The soft singing continues as I type in silence.
“Wait, how much of what I’m saying are you typing?”
I shrug. “What are you afraid of?”
“Ooh, lots of things.” She smirks. “I’m afraid of, well, hm. Spiders, definitely spiders. Uh, I’m afraid of creepy people in grocery stores. Not that I’ve ever seen one, but I’m sure they’re there.” I’m fighting uncontrollable laughter as she warms up to the question and words flow out in rapid-fire fashion. “Um, I’m afraid that one day, I’ll be singing really loudly on stage, and then I’ll completely miss a note. I don’t know what I would say after missing a note. I have yet to plan that out.”
She now pauses to mutter in incoherent frustration as she struggles with a knotted mess of silver necklaces. I type furiously until she breaks the silence.
“Oh, I have more stuff that I’m afraid of. I’m afraid… wait no. Delete that.” She’s laughing too. “Are you typing what I’m saying? Okay. What else am I afraid of? I’m afraid of cracking my phone screen, ‘cause I’ve done it before.”
We take a moment of silence for the shattered screen.
“I could keep on going for a long time, but I should probably stop.”
“OH- I’m afraid of snakes.”
“Should I keep saying stuff I’m afraid of?”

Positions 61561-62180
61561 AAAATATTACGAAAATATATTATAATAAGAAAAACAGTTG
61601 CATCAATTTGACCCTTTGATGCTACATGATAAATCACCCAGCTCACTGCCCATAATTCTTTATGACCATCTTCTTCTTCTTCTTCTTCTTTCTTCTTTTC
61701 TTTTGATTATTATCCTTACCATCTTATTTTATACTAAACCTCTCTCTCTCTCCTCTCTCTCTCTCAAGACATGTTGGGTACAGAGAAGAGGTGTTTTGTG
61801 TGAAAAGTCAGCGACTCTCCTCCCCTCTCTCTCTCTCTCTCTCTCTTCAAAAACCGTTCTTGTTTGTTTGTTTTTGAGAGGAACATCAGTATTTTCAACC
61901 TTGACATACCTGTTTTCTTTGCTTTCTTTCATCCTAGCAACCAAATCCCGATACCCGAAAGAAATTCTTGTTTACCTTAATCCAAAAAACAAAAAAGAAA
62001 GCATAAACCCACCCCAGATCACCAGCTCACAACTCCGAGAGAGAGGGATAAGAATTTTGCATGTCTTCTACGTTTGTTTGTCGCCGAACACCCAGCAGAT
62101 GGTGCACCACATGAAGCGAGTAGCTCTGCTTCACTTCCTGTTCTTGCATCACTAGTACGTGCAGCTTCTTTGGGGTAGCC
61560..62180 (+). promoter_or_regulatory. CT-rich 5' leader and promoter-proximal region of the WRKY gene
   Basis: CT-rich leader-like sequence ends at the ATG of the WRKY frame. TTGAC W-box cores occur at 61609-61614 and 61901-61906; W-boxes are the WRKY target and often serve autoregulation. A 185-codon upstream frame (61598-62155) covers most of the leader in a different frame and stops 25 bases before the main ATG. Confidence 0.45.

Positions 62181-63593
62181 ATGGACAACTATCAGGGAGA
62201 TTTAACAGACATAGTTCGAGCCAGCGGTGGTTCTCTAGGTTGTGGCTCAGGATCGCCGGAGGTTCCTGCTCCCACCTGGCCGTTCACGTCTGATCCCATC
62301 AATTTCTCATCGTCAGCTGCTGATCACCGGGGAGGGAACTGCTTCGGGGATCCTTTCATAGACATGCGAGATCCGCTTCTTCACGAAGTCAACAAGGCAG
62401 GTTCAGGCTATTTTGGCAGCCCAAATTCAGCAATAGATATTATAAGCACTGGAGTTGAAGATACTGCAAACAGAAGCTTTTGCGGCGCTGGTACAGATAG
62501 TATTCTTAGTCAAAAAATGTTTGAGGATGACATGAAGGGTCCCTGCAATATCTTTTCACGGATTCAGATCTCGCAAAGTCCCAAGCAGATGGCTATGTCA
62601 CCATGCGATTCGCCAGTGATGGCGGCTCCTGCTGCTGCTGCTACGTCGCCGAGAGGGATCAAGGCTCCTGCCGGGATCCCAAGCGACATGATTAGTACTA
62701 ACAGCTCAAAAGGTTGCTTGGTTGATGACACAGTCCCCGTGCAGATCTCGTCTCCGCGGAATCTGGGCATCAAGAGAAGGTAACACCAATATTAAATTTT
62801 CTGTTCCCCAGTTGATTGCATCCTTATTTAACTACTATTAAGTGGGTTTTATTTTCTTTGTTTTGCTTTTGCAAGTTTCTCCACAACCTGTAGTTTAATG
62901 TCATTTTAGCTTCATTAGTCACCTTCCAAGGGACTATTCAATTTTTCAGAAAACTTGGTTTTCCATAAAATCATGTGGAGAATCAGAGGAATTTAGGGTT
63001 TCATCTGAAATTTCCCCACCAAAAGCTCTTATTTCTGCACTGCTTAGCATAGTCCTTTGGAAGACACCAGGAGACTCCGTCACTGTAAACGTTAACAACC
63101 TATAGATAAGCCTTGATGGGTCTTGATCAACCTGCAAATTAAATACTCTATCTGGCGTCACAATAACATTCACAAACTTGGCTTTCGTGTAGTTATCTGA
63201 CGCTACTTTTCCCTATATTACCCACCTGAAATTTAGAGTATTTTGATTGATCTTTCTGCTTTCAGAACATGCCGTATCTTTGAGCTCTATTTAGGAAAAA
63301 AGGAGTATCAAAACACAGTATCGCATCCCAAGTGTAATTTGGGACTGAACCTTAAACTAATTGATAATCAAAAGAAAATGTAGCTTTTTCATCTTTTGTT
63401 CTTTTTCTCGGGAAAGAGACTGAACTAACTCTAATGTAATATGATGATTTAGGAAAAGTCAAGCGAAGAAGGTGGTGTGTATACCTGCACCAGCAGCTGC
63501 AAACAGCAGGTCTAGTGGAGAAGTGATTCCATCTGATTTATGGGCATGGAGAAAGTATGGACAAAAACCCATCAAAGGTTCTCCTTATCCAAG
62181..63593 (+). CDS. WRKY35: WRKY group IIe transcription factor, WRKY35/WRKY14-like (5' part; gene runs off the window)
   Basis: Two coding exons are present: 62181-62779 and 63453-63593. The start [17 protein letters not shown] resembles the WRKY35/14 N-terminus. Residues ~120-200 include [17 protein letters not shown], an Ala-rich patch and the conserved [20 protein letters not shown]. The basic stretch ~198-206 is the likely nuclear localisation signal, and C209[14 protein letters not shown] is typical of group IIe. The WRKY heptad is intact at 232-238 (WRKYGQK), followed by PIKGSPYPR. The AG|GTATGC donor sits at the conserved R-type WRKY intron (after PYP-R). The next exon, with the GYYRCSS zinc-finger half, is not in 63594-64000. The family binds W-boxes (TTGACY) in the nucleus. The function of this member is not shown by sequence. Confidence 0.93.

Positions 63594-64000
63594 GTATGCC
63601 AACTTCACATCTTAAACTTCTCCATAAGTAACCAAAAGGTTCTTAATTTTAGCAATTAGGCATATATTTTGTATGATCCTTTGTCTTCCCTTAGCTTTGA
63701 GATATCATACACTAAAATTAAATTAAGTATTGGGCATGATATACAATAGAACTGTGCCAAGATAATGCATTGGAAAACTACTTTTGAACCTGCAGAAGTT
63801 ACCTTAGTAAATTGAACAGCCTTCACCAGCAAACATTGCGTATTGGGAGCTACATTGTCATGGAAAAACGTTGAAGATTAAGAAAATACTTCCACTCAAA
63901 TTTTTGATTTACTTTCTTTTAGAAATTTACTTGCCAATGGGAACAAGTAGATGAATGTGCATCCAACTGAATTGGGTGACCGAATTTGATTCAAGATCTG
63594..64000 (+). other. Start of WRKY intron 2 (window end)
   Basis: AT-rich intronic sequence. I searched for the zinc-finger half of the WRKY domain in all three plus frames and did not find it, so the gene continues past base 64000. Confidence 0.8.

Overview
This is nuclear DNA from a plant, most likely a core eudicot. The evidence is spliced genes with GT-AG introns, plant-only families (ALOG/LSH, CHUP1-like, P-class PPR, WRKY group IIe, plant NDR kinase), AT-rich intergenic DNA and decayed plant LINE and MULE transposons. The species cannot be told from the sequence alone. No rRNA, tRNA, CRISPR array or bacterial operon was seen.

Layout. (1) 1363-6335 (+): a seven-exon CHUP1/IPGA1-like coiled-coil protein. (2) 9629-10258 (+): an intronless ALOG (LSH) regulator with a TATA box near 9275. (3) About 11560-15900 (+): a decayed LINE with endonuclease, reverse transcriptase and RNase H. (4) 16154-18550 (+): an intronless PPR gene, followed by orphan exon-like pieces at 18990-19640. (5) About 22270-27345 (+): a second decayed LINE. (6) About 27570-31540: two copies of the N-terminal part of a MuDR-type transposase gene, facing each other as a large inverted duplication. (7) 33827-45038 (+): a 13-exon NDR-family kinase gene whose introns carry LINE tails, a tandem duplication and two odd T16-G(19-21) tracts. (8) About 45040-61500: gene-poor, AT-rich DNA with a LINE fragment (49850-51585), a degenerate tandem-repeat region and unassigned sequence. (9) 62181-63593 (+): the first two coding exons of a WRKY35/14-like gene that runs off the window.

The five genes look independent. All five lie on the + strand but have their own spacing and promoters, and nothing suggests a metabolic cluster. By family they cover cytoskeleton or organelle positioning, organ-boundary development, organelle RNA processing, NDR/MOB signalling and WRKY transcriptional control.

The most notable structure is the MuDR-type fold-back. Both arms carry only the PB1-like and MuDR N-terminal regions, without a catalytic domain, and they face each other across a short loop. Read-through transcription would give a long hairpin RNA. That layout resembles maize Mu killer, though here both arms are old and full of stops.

“Did you say snakes?”
“Oh, and I’m afraid of dying.”
“Just in general.”
“Don’t type that.”
I continue typing, diving across the bed to shield the laptop screen from her view. “What’s something I don’t know about you?”
“Other than my dark past?” She smiles mysteriously. “Don’t type that, I have no dark past.” A thoughtful moment passes.
“Okay, here’s something! This isn’t very exciting… there are four Taylor Swift songs that I actually like.”
I lift my gaze from the screen, staring in disbelief at the sister that I thought I knew. She looks deeply amused. “They’re old, from when she was a country singer. Her new album isn’t very good. Don’t type that, it might make people mad… the four people who are gonna read this. OH dOn’t tYPE ThAT. How many followers do you have, like, five? I haven’t been following your blog for very long. DON’T TYPE THAT EITHER—”
“What’s one thing you would never do?”
“Ooooh. I would never ride that roller coaster made for three-year-olds at Wild Adventures again, because THAT was terrifying. Wait, no, I take that back.” Her song of choice changes to fit the occasion.
“…That was the wrong key. I really do need to get on more roller coasters so I can break my fear of them.”
“I WOULD NEVER GO SKYDIVING.”
“Oh, I would never go into a haunted house. When I get scared, it’s fight or flight, and the employees…” Her eyes widen seriously. “I would be fighting everyone in there.”